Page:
By Todd Devlin
In July of this year, I attended the National Association of Counties (NACo) Annual Conference in Reno, Nevada. It is amazing the tremendous change in membership mentality and position in just one short year.
NACo finally put into platform that they supported the word “navigable” being part of any new water bill and oppose any attempt to take it out of any national water bill legislation.
NACo also supported a resolution coming from Montana on Cap and Trade. John Prinkki from Carbon County proposed a resolution opposing any legislation of Cap and Trade that had impacts to county residents. This basically states that their is no revenue source for Cap and Trade because it can not come at the expense of taxpayers or consumers and in turn, makes it impossible to fund. There was an attempt to segregate and table at the main body, but that attempt failed.
One issue that was not fully addressed by NACo was the “wild horses and burros”. This seems far from affecting Prairie County, but with huge increases in the “wild horse” population it would not surprise me to see a proposal to introduce “wild horses” into Prairie County.
The National Healthcare issue seems to be strongly supported by NACo. The new Healthcare will probably be a significant cost to our local taxpayers. The concern is not the additional cost, but that those additional costs are not of our choice and are federal mandates.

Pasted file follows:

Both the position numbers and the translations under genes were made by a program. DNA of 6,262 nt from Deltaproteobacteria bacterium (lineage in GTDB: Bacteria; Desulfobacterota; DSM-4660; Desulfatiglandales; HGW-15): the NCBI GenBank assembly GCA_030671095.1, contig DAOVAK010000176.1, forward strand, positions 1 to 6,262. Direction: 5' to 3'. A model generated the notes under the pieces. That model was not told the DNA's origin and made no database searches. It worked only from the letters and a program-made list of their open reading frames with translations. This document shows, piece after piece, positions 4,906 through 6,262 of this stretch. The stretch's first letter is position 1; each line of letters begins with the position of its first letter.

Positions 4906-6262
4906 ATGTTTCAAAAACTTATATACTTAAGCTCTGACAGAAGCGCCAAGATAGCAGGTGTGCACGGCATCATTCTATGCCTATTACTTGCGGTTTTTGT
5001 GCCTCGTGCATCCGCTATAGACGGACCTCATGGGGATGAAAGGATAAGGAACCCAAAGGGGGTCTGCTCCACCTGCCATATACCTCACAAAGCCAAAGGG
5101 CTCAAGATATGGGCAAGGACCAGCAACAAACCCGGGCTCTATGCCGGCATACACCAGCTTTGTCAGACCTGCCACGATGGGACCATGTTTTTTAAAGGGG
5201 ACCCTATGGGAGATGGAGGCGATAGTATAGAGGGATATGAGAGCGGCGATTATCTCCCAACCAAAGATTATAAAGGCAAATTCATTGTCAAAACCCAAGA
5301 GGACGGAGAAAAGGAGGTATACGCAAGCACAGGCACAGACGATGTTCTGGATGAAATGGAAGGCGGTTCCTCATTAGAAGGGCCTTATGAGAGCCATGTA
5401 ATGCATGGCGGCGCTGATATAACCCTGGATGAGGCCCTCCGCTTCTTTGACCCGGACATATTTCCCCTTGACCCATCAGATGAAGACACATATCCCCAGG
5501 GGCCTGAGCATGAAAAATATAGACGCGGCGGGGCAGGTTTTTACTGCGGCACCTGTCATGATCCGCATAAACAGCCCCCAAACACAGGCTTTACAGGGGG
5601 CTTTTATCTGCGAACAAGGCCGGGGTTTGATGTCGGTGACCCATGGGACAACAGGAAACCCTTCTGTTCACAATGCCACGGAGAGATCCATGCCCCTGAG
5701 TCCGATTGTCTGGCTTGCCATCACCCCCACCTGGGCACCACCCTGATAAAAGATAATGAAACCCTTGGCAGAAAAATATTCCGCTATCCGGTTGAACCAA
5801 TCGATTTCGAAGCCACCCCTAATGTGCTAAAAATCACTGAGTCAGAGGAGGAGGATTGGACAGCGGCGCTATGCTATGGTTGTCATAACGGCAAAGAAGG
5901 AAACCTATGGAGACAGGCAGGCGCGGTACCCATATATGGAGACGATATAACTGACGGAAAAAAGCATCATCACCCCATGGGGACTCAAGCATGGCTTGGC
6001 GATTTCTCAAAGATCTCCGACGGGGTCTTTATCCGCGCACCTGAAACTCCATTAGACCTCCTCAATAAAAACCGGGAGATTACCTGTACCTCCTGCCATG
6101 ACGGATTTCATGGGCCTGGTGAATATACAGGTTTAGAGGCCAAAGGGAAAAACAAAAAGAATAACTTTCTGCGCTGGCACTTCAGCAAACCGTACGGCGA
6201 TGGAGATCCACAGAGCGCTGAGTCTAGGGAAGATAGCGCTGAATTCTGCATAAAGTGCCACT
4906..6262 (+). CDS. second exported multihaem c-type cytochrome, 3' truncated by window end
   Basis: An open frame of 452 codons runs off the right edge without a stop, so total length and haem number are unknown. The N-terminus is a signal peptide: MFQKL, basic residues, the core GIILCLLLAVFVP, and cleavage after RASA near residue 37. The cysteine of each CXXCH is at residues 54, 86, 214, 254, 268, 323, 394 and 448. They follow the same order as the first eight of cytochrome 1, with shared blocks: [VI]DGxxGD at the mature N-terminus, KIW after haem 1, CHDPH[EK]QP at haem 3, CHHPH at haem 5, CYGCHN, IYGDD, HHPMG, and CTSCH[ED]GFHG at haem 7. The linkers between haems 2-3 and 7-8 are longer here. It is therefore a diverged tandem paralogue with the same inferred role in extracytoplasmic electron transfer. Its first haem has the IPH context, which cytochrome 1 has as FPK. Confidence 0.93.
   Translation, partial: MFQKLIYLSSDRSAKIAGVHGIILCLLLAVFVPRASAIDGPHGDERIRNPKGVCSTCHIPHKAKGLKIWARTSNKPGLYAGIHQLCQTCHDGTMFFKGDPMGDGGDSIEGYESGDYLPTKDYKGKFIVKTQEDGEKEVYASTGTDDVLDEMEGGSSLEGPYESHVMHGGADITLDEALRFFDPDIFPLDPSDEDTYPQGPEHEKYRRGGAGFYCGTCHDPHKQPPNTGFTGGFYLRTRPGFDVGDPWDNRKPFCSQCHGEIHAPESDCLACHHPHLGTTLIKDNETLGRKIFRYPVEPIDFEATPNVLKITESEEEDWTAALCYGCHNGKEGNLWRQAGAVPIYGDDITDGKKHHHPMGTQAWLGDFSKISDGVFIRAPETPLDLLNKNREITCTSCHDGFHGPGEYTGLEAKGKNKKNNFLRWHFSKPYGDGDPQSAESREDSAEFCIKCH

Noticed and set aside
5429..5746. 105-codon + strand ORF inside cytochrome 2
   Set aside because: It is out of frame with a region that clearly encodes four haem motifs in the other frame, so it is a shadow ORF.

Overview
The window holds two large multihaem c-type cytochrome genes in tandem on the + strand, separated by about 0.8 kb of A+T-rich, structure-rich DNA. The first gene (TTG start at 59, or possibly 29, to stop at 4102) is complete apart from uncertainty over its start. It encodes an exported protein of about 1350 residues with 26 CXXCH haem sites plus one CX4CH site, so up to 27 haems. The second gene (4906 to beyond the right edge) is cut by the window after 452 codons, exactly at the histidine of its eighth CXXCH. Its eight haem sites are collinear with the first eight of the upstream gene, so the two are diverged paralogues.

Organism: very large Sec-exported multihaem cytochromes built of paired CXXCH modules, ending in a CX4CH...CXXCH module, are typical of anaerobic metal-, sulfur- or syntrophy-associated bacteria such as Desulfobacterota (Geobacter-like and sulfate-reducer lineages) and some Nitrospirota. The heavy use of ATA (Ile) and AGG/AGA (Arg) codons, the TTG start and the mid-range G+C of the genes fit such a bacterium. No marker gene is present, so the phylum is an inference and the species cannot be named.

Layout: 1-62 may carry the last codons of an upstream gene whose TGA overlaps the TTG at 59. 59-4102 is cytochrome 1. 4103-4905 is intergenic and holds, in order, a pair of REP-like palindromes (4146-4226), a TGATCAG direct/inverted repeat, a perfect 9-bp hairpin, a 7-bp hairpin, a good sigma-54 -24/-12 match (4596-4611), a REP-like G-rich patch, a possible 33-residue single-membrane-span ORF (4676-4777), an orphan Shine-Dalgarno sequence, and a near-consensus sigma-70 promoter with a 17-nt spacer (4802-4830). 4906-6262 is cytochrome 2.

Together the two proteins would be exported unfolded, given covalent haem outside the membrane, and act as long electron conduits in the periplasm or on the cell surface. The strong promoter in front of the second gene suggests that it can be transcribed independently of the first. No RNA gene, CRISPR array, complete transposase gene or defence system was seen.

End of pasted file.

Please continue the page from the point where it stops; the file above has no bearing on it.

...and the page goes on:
And finally my specialty: PILT. There was finally a platform change. The old platform stated just to support full funding of the current PILT program. The proposed amendment was to support funding at the current level with modifications to make it more equitable. I was very uncomfortable with the platform change due to the very generic word “equitable”. I have learned through the years that if you can find current federal law that supports your position, to use that wording. Policy #13 of the Federal Land Policy Management Act of 1976 states that PILT payments to local governments should be “both equitable to the Federal and local taxpayer”. Knowing this, I made a motion to amend the proposed amendment that would change the platform to: “modify the program to make payments to counties on a basis equitable to both the Federal and local taxpayer that are non-discriminatory in nature.” Washington state made motion to table my proposed amendment to the amendment. Only four out of a possible 50 favored a table. It passed the main body of the Public Lands Steering Committee unanimous and passed the main body of NACo unanimous. So now we have a concrete platform to support our PILT dilemma.
NACo steering committees are set up so that each member gets one vote. Population does not dictate what your vote is worth and all votes are worth the same. You can be members of NACo and stay home. But, if you stay home you have no vote. Prairie County taxpayers pay my way to go and represent our county with the mentality that resolutions and platform must be fair and feasible to all.
For years very rural counties were ignored by NACo because we did not participate. I see more and more very rural counties now participating in NACo and it is making a difference. Whether or not the “opportunity cost” is a benefit to Prairie County is your choice.
Published Aug. 11, 2010